KBO DFS: The Argument Against Shi Hwan Jang
In this post, I will give you:
- the raw stats for Shi Hwan Jang;
- why we should be tempted to roster him;
- the reasons why we should be wary of rostering him;
- why we should lean toward not rostering him; and, finally
- why I will likely roster him.
Jang is a risk in the worst way because we can luck ourselves into fading HRs, but guys with control issues always have control issues.
The numbers on Jang are a mixed-bag of sex appeal and red flags. Since 2019, he ranks fifth in K/9 (8.68), but fourth-to-last in BB/9 (4.39) for a modest 10.1 K-BB%, with a tolerable 0.90 HR/9 and slightly sub-median 4.41 FIP. This season alone, he leads the league with a 10.68 K/9, but is second-to-last in BB/9 (5.04) for a top-15 13.0 K-BB%. The HR/9 is up to an average 1.01. Despite the elite Ks, his FIP is up to 4.69—a little because of the HRs, but mainly—because of the walks.
The Ks matter, though. They matter more than anything. Staying in games, run prevention, and baserunner prevention matter, too, but Ks prevent baserunners which prevent runs which keeps our pitchers in the game to K even more. On Ks alone, Jang is a damn bargain at $6,800. And on a slate with Chang Mo Koo at $10,800, bargains are gold at every roster spot.
But the walks are a killer. Walks aren’t like HRs where they just happen as splash plays for a run or two once or twice in a game. The difference between two walks and four walks aren’t just a couple of extra guys reaching first. The difference is a reflection of control. Or is it willingness?
Of the 216 hitters Jang has faced this season, he has thrown the first strike 59.7% of the time. This is good. But it all goes downhill from there, as after 0-and-1 counts, his walk rate is 17.1%. After 0-and-2 counts, where the magic is supposed to happen, it is a staggering 32.6%. Without having seen Jang pitch, it is safe to assume that he goes overboard trying to make hitters chase.
On the other hand, the 87 of 216 times Jang has thrown a ball on the first strike, his K rate goes up from 17.1% to 35.6%. One of the weirdest oddities I have ever seen analyzing this game. But it makes sense to assume that when ahead of the count, Jang is throwing unhittable pitches, but aims for the zone when behind.
This may not be a control problem but one of willingness. It may not be a question of whether or not Jang can throw strikes, but rather whether or not he even tries to enough.
Jang has a high-velocity fastball for the KBO that flirts with 90 mph on average, but it’s only hit the zone 43.8% of the time this season. When he’s hit the zone more than 50% of the time with his fastball, he’s had a 16.2 K/9, 3.60 BB/9, 0 HRs, and a 1.80 ERA. The math on that was easy, looking at the game logs, because it’s only happened once this season.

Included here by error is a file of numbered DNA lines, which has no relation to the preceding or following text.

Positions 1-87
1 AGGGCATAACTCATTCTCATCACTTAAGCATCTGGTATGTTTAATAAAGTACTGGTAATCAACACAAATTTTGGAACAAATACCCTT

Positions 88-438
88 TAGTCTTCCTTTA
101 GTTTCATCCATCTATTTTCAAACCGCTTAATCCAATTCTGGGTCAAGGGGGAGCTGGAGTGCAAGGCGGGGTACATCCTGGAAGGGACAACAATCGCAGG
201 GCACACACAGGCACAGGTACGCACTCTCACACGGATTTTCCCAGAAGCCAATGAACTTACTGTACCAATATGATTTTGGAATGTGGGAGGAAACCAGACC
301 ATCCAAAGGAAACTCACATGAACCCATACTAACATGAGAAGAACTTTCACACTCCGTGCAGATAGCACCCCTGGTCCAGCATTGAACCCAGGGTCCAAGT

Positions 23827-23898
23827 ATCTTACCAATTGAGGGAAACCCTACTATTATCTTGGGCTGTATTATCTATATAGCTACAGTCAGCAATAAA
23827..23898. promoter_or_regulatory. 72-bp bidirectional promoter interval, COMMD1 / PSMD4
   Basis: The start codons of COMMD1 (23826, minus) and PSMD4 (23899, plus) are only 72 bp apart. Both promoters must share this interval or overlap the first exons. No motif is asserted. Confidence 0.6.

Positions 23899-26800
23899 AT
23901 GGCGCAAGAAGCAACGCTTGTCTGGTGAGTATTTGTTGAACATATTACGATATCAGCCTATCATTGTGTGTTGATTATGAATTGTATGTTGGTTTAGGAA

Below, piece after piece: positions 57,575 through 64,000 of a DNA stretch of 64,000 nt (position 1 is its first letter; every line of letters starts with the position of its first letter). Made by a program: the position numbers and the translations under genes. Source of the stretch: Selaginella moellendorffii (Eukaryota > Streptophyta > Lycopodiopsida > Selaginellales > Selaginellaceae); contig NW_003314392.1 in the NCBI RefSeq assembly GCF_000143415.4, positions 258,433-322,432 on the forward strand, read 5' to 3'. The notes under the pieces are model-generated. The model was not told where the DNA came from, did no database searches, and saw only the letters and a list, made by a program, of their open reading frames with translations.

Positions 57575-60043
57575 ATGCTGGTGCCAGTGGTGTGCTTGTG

Lotte is not a very good team, but they don’t strike out much. Their 38 HRs this season are the second-fewest in the KBO, but their 311 Ks are the absolute fewest. Even worse for Jang’s prospects, their 178 walks rank third. Even if we want to chase the Ks and we feel good about run prevention, where is the upside?
And when you’re not throwing strikes, you’re getting deep in counts. And when you’re getting deep into counts, you’re running up your pitch count. And when you’re running up your pitch counts, you’re not going six innings. And when you’re not going six innings, your ceiling is capped.
Not to mention, Jang pitches for Hanwha, so no win.
Playing a capped ceiling at SP2 is fine with a safety valve, but Jang doesn’t have one.
Or does he?
Jang’s first start of the season was May 7. He was lights out for six Ks in six innings, only allowing two runs and two walks. The next five starts were disasters.
Between May 13 and June 5, Jang gave up three or more walks in each of his five starts, only going more than five innings once. His RA/9 over those 21.2 IP was 9.55, despite striking out 28. Since then, he’s had two straight starts with only two walks and walked none in his most recent start. Over those three games, he has 2.12 RA/9 in 17 IP, striking out 19.
Toss in the first start and Jang has a 2.35 RA/9 and 25 Ks in the 23 IP in the four starts in which he gave up two or fewer walks.
Knowing that this is more of an erratic pitch selection issue than a lack of ability says that this is a ceiling.
So after all that, Jang is rosterable. Especially when you look at the rest of the pitchers under $7,500.
— I’m not seeing any stacks outside of NC and Kiwoom. Probably a bad day to doublestack, given we’re already spending on Koo. NC and Kiwoom bats are all expensive.
— Je Seong Bae is an option at SP2. But a 5.2 K-BB% against a respectable Kia isn’t gonna win a tournament.
— Jae Woong Kim is not an option at SP2. He’s serving as the opener in a bullpen game for Kiwoom. Nice try, though. (initially copy-pasted the wrong name, sorry.)
— If you’re going MME for some reason, Woo Chan Cha and Ki Young Im are perfectly fine pivots off of Koo if you really wanna go with the NC-Kiwoom doublestack. If Drew Rucinsky were the $9k pitcher of the day, I’d be beating everyone else to the pot to roster either of them.